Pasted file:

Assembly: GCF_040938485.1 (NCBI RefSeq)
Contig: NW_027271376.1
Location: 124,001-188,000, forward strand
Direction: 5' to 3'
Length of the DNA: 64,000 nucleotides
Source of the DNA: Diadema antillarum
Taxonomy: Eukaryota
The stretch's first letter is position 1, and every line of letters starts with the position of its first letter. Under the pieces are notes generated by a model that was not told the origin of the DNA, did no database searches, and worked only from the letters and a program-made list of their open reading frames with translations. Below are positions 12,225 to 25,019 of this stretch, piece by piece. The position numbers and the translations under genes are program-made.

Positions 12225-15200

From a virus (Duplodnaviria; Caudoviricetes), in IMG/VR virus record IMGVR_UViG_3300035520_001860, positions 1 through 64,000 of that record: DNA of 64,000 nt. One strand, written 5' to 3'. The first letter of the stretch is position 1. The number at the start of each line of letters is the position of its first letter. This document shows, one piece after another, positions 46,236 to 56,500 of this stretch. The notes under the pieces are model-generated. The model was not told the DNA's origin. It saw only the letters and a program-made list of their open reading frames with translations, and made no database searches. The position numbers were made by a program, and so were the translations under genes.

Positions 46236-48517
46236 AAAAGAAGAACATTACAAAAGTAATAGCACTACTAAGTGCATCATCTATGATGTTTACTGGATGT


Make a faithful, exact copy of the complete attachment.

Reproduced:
Assembly: GCF_040938485.1 (NCBI RefSeq)
Contig: NW_027271376.1
Location: 124,001-188,000, forward strand
Direction: 5' to 3'
Length of the DNA: 64,000 nucleotides
Source of the DNA: Diadema antillarum
Taxonomy: Eukaryota
The stretch's first letter is position 1, and every line of letters starts with the position of its first letter. Under the pieces are notes generated by a model that was not told the origin of the DNA, did no database searches, and worked only from the letters and a program-made list of their open reading frames with translations. Below are positions 12,225 to 25,019 of this stretch, piece by piece. The position numbers and the translations under genes are program-made.

Positions 12225-15200

From a virus (Duplodnaviria; Caudoviricetes), in IMG/VR virus record IMGVR_UViG_3300035520_001860, positions 1 through 64,000 of that record: DNA of 64,000 nt. One strand, written 5' to 3'. The first letter of the stretch is position 1. The number at the start of each line of letters is the position of its first letter. This document shows, one piece after another, positions 46,236 to 56,500 of this stretch. The notes under the pieces are model-generated. The model was not told the DNA's origin. It saw only the letters and a program-made list of their open reading frames with translations, and made no database searches. The position numbers were made by a program, and so were the translations under genes.

Positions 46236-48517
46236 AAAAGAAGAACATTACAAAAGTAATAGCACTACTAAGTGCATCATCTATGATGTTTACTGGATGT